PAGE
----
Researchers from Washington University in St. Louis and the Department of Energy's Oak Ridge National Laboratory used small-angle neutron scattering to analyze the structure of chlorosomes in green photosynthetic bacteria. Chlorosomes are efficient at collecting sunlight for conversion to energy, even in low-light and extreme environments.
"It's one of the most efficient light harvesting antenna complexes found in nature," said co-author and research scientist Volker Urban of ORNL's Center for Structural Molecular Biology, or CSMB.
Neutron analysis performed at the CSMB's Bio-SANS instrument at the High Flux Isotope Reactor allowed the team to examine chlorosome structure under a range of thermal and ionic conditions.
"We found that their structure changed very little under all these conditions, which shows them to be very stable," Urban said. "This is important for potential biohybrid applications – if you wanted to use them to harvest light in synthetic materials like a hybrid solar cell, for example."
The size, shape and organization of light-harvesting complexes such as chlorosomes are critical factors in electron transfer to semiconductor electrodes in solar devices. Understanding how chlorosomes function in nature could help scientists mimic the chlorosome's efficiency to create robust biohybrid or bio-inspired solar cells.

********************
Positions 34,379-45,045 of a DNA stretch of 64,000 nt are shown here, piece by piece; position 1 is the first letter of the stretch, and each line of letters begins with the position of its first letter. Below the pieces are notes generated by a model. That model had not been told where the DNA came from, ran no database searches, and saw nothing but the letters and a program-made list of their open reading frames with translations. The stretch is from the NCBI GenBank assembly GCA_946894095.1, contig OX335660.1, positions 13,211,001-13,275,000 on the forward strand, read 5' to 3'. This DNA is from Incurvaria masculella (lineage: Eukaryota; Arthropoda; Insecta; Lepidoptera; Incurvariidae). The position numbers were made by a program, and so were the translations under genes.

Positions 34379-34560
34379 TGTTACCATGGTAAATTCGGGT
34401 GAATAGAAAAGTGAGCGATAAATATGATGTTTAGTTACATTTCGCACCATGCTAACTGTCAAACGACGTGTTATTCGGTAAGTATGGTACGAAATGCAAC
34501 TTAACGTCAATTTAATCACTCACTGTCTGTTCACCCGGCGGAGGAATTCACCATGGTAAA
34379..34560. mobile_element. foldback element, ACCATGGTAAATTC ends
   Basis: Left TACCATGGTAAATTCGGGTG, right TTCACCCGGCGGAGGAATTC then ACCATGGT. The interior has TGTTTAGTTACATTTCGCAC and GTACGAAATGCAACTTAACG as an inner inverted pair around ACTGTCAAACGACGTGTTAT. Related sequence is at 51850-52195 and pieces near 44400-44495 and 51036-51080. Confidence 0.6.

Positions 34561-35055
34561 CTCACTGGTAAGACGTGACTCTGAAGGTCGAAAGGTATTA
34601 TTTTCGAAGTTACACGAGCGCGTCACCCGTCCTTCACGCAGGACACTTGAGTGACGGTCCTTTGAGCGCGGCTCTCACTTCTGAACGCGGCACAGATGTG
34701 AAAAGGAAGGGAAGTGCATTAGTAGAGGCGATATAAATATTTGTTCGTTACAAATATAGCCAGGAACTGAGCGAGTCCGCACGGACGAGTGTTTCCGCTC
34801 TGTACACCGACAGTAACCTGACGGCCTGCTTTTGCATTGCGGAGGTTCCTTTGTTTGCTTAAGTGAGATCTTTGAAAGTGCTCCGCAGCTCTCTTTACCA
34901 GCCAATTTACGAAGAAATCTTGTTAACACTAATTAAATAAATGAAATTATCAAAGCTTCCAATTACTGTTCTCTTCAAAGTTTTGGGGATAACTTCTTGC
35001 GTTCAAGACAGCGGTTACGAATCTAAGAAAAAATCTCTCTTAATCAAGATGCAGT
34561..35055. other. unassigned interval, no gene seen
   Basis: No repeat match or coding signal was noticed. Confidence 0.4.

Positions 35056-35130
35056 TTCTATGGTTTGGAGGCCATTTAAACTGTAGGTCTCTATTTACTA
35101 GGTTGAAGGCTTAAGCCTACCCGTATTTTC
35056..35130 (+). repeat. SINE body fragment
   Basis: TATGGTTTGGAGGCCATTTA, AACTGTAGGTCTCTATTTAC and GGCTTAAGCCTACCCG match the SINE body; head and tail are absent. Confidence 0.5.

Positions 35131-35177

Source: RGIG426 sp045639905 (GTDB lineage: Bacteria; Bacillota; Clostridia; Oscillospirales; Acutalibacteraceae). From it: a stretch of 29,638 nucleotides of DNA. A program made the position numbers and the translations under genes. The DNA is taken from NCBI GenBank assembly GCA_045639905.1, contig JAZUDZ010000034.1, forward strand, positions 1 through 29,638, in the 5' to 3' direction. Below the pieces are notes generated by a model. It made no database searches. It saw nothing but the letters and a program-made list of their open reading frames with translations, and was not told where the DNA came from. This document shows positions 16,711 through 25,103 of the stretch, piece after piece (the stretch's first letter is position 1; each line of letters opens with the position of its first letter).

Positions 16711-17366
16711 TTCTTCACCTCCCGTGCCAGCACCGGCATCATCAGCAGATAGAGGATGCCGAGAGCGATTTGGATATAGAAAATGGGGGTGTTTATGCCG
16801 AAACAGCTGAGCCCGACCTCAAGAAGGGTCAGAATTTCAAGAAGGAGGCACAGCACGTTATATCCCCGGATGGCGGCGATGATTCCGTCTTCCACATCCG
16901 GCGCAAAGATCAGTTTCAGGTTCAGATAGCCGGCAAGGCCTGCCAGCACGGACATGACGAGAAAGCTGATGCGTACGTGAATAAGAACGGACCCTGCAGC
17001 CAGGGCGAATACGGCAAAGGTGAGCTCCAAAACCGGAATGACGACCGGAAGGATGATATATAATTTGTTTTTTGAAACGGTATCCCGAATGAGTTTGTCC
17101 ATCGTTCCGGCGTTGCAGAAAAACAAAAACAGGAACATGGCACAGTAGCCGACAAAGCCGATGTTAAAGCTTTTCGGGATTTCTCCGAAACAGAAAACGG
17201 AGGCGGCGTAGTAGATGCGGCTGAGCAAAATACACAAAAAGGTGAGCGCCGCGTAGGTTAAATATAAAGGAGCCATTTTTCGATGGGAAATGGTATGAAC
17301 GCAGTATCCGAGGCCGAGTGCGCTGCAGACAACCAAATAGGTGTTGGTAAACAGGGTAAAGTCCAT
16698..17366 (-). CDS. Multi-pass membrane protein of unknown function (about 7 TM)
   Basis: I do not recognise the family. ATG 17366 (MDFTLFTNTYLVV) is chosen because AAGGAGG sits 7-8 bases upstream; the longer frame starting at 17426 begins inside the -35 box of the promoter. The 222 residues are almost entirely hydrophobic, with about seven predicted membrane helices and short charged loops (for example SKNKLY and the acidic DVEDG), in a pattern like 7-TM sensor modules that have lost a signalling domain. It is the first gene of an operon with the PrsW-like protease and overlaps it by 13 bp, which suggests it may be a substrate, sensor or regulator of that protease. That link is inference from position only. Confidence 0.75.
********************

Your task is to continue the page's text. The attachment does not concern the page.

"What's so amazing about the chlorosome is that this large and complicated assembly is able to capture light effectively across a large area and then funnel the light to the reaction center without losing it along the way," Urban said. "Why this works so well in chlorosomes is not well understood at all."
"We're trying to find out general principles that are important for capturing, harvesting and transporting light efficiently and see how nature has solved that," Urban said.
Small-angle neutron scattering enabled the team to clearly observe the complicated biological systems at a nanoscale level without damaging the samples.
"With neutrons, you have an advantage that you get a very sharp contrast between these two phases, the chlorosome and the deuterated buffer. This gives you something like a clear black and white image," Urban said.
The team, led by Robert Blankenship of Washington University, published its findings in the journal Langmuir. The research was supported through the Photosynthetic Antenna Research Center, an Energy Frontier Research Center funded by DOE's Office of Science. Both HFIR and the Bio-SANS facility at ORNL's Center for Structural Molecular Biology are also supported by DOE's Office of Science.
ORNL is managed by UT-Battelle for the Department of Energy's Office of Science.
Caption: Chlorosomes (shown in green) capture and transfer light energy to the reaction center for photosynthesis in bacteria. New research from Oak Ridge National Laboratory reveals that the chlorosomes maintain their structure even under extreme conditions.